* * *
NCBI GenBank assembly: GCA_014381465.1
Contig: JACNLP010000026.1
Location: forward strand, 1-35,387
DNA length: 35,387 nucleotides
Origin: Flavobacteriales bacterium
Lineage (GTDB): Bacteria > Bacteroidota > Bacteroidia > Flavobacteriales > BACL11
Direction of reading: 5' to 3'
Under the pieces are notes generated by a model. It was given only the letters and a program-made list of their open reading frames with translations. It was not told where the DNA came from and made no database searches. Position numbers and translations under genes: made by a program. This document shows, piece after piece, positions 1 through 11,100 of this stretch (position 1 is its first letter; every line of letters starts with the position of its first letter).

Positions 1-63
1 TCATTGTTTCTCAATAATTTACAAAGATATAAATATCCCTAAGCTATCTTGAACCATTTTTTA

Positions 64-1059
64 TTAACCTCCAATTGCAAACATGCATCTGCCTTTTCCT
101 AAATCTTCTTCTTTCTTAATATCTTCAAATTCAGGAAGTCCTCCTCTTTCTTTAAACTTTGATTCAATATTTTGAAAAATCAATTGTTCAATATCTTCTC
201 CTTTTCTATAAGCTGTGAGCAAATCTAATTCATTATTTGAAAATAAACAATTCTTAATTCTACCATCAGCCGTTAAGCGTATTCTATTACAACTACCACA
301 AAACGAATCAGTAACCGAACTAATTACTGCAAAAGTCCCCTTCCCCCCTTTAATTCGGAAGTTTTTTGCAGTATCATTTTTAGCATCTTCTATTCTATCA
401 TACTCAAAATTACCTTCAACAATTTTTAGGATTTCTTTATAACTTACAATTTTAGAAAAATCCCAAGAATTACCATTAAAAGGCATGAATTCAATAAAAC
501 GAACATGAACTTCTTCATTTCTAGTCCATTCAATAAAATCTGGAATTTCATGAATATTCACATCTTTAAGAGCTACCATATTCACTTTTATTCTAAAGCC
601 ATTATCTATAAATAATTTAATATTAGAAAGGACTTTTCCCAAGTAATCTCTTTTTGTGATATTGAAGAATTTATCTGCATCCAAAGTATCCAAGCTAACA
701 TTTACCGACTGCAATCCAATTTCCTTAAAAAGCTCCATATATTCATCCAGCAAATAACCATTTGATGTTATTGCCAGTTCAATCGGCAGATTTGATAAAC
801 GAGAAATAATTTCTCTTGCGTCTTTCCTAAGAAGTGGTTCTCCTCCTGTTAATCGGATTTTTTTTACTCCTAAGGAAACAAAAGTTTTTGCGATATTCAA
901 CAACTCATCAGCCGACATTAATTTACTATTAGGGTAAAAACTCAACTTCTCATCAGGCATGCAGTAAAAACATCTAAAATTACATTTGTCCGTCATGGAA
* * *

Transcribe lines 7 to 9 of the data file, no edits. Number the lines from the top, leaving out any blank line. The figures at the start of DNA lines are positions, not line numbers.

Direction of reading: 5' to 3'
Under the pieces are notes generated by a model. It was given only the letters and a program-made list of their open reading frames with translations. It was not told where the DNA came from and made no database searches. Position numbers and translations under genes: made by a program. This document shows, piece after piece, positions 1 through 11,100 of this stretch (position 1 is its first letter; every line of letters starts with the position of its first letter).

Positions 1-63